Buttery Lemon Layer Cake with Swiss Meringue Buttercream
Somebody help me: After 35 years, I think I’m developing a sweet tooth.
Tragic, right? Get over it and join the rest of the world, Mouse.
All my life, I’ve always been a salty snacker. I’d happily chomp on cheese over chocolate, pizza over pastry, meat over munchkins. You get the picture.
But this cake, I ate 2 big slices the first night I made it.
I’m not sure where the chink in my armor was, but I have a feeling that it was the ice cream that did it to me.
Spending months completely immersed in sugar, honey, heavy cream, and chocolate changed my snacking DNA. It must have.
I’ll hand it to Martha Stewart. Love her or hate her, the lady can bake.
This recipe is adapted from her Baking Handbook. If you don’t have it, you should. It’s an indispensable reference for bakers of all levels.
I don’t know about you, but we’re ready for warmer weather here in Salem.
The daffodils are starting to show their sunny little faces in the yard. The squirrels are running around like crazy, chattering in the big pear tree out back. (And it’s only early March…)
This cake is just perfect for spring. Four layers of delicate cake that are packed with fresh lemon flavor and coated in clouds of swiss meringue buttercream.
If a cake could fly, this one just might.
Lemon curd filling!
So, I filled this cake with luscious lemon curd. You can buy it in a jar, or make your own (stay tuned for a post soon on how to do this, it’s really simple).
One word of caution if you use lemon curd off the shelf: If you’ve never had the brand, taste it the day before you’re going to use it, so you have time to replace it if it’s awful. Some brands are excellent (Stonewall Kitchen) and some are really fake and sugary.
If lemon curd is too fussy for you, you can always opt for whipped cream spiked with fresh lemon zest and a tablespoon of Limoncello.
Serve fat slices after Easter dinner or a lazy Sunday brunch. Or (I’m more inclined to this one), bust the cake out as the centerpiece for a late-night, backyard cocktail party. It would be an amazing with a frosty lemon drop, citron martini, or tall pitcher of homemade lemonade.
Garnish with some fresh mint leaves, a little lemon zest, and a scoop or two of lemon gelato.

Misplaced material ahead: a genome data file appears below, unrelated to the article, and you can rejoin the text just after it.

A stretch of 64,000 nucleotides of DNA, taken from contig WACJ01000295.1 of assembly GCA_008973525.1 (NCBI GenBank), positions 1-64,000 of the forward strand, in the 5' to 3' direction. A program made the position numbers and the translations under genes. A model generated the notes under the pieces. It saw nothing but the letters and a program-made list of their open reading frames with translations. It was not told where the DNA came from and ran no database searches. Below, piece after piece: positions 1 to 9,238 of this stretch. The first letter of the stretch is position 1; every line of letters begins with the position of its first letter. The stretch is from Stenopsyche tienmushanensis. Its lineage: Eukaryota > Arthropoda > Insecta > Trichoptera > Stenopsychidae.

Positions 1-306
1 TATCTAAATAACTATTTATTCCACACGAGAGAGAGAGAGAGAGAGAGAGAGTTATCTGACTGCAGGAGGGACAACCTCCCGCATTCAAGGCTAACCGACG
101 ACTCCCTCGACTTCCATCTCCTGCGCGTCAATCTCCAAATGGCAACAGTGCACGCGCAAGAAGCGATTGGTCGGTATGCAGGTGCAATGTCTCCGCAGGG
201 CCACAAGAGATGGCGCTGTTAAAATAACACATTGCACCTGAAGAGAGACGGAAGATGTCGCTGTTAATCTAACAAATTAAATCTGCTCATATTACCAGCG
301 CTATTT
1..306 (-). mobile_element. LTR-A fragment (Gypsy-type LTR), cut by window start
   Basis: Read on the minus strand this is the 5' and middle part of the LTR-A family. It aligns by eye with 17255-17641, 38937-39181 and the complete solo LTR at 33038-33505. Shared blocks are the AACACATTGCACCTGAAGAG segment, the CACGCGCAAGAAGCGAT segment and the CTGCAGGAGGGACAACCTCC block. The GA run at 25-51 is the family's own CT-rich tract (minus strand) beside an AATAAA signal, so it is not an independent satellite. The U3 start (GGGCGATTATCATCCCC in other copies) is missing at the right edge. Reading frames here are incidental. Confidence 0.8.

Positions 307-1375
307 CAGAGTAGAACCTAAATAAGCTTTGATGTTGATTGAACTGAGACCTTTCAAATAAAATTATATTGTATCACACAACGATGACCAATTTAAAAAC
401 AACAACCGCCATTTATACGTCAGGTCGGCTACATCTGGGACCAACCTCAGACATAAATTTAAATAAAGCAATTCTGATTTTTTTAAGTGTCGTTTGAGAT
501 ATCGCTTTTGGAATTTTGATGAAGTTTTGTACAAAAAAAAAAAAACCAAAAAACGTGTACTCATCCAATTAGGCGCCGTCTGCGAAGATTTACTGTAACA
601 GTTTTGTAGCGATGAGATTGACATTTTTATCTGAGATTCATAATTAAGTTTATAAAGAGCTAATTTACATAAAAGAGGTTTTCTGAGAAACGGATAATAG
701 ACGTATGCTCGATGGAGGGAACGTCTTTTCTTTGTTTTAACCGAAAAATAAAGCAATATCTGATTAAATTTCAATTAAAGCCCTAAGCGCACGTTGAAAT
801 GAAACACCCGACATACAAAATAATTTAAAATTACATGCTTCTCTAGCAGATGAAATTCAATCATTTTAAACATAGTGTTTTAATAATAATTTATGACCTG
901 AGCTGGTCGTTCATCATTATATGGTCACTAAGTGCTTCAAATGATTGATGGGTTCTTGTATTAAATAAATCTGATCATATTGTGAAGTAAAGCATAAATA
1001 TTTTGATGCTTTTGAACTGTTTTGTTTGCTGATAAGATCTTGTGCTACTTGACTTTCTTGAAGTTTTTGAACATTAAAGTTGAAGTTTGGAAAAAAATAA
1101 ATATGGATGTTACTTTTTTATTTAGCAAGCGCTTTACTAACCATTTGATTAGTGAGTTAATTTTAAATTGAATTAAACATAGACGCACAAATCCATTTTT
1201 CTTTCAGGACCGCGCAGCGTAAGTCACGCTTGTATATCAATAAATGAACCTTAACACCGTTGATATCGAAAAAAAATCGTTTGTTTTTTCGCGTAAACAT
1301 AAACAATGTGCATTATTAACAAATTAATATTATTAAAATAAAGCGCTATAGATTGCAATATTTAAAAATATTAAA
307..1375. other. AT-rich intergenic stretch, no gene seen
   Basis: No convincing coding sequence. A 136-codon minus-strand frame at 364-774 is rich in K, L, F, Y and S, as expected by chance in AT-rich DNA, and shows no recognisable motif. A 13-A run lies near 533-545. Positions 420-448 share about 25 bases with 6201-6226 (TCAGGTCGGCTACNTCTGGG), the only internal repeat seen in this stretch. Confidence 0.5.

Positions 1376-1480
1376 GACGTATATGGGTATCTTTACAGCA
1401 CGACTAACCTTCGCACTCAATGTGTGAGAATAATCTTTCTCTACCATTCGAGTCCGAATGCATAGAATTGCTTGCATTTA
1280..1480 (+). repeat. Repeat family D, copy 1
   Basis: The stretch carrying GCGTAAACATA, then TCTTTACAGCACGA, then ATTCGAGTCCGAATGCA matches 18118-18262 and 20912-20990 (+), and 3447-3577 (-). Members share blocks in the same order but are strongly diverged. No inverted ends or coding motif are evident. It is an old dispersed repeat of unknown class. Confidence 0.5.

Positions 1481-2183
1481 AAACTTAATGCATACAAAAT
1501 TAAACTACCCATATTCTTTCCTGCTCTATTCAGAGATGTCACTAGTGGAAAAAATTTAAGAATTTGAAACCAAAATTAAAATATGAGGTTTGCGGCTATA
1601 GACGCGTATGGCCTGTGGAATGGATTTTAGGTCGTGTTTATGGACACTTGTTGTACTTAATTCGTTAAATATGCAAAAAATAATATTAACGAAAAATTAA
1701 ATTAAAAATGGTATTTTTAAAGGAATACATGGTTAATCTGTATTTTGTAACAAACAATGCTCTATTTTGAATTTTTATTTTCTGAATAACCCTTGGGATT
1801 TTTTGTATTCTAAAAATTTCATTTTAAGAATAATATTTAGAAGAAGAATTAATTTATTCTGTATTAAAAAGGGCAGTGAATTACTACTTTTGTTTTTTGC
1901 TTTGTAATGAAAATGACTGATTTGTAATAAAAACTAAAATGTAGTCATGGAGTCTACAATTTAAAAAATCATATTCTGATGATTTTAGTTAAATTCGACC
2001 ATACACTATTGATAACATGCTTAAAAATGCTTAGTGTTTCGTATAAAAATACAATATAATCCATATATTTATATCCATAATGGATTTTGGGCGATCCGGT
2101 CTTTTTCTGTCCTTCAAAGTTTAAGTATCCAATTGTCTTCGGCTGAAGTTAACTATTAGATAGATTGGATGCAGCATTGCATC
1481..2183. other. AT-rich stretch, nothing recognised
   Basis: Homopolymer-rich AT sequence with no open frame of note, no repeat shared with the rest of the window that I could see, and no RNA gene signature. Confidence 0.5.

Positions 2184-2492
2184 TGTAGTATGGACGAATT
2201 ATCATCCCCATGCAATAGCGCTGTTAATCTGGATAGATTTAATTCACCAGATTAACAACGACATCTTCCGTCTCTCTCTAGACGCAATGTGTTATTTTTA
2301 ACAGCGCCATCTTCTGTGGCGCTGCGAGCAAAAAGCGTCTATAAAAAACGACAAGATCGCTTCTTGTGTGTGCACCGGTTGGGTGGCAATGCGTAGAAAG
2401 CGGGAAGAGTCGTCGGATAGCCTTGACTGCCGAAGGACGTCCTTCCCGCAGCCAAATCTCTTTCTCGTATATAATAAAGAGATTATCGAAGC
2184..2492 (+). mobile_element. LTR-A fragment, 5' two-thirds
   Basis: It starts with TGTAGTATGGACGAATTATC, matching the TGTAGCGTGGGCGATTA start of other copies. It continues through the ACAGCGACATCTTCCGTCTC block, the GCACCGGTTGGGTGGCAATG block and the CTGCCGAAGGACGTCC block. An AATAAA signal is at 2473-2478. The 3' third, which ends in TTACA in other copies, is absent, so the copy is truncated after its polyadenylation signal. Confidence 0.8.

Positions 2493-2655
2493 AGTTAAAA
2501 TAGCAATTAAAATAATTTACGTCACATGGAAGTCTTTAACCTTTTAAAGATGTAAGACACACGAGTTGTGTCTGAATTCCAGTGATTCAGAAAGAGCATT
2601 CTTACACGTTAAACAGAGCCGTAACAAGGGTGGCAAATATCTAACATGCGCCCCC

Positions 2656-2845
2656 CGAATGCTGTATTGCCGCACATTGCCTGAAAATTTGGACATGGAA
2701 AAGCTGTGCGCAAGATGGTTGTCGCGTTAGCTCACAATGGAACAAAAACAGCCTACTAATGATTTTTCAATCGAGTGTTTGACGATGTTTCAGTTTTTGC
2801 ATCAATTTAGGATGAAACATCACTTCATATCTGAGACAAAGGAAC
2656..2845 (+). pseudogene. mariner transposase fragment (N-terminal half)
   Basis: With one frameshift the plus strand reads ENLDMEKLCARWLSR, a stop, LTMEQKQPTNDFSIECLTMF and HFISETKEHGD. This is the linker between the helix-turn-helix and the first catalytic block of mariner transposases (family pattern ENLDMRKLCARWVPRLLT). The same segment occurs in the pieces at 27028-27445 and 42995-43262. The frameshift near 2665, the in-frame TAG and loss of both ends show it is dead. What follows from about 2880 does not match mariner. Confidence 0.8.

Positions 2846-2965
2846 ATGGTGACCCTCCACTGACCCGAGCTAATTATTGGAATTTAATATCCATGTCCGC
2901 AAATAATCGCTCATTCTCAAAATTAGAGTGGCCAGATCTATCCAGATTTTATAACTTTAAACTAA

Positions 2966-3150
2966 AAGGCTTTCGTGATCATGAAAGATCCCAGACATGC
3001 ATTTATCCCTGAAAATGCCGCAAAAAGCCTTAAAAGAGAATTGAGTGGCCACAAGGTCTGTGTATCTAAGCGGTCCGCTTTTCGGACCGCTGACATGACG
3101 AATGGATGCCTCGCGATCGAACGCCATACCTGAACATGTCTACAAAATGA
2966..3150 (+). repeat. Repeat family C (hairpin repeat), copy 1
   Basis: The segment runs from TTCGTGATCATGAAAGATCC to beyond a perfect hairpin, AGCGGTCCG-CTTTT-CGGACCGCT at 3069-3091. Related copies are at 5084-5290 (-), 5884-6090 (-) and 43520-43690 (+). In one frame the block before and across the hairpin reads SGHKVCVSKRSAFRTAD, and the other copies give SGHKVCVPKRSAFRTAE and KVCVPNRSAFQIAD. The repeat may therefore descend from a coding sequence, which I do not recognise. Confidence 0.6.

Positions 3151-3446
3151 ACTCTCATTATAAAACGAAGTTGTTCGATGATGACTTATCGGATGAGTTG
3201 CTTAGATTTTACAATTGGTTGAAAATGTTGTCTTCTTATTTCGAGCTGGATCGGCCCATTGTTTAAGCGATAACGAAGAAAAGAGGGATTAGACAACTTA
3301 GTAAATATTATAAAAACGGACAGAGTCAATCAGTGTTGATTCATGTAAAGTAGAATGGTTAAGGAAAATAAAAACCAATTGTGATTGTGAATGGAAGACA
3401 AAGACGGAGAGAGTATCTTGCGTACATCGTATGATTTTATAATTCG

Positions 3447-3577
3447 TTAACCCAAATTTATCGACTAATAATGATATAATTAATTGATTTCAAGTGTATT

Terrified of cooked frosting?
Don’t be. I’ll show you how to make a swiss meringue buttercream that’s so good you’ll want to eat it by the bowlful.
I used to be terrified of cooked frostings:
They’re so complicated! I know I’ll screw it up! Whatever, I’ll just frost it with whipped cream…
If you’ve ever been frosting-phobic, you know what I mean.
Honestly, though? They’re really not that bad. They’re totally delicious, look glossy and grand, and sound super fancy to boot.
A word on timing
Plan ahead. Seriously.
The cake needs to cool completely (as in, completely completely) before you frost it. If you try to rush it and frost a warm cake, the heat from the cake will melt your frosting and you’ll wind up with a runny mess. Trust me.
Alrighty. Let’s bake a cake, shall we?
Buttery Lemon Layer Cake with Swiss Meringue Buttercream
Lemon Butter Cake
1 3/4 cups sugar
16 Tablespoons butter (that’s 2 sticks), at room temperature
4 large eggs
1 Tablespoon Limoncello or other lemon liqueur
1 1/4 cups whole milk
3 cups cake flour
1 Tablespoon baking powder
1/2 teaspoon salt
Zest from 3 large lemons
3 – 4 cups lemon curd, for filling
Makes two 9-inch round cakes
Swiss Meringue Buttercream
4 large egg whites
1 1/4 cups sugar
24 Tablespoons butter
1 teaspoon Limoncello
Zest from 1 large lemon
Makes enough to frost two 9-inch cakes
Prep your pans & pre-heat the oven
Pre-heat your oven to 350 degrees.
Grab your cake pans. Cut two loose circles of parchment paper to fit inside each. (Skip the protractor…they don’t have to be super exact.)
Make the lemon cake batter
Cut the butter into chunks. Put the butter and sugar in the bowl of your mixer.
Beat briskly to cream the butter and sugar together.
You want it to look about like this (kind of like good mashed potatoes).
Add the eggs.
Beat until light and fluffy.
Toss in the milk and beat to incorporate.
In a separate bowl, combine the cake flour, baking powder, and salt. Whisk together gently until uniform.
Why cake flour?
Cake flour has less protein than regular, all-purpose flour.
Well…protein in flour helps develop gluten. Gluten makes stuff chewy. Which is great for a loaf of crusty French bread, but not so desirable for a delicate cake.
So, using cake flour will produce a more tender cake. Most grocery stores will have it in the baking aisle.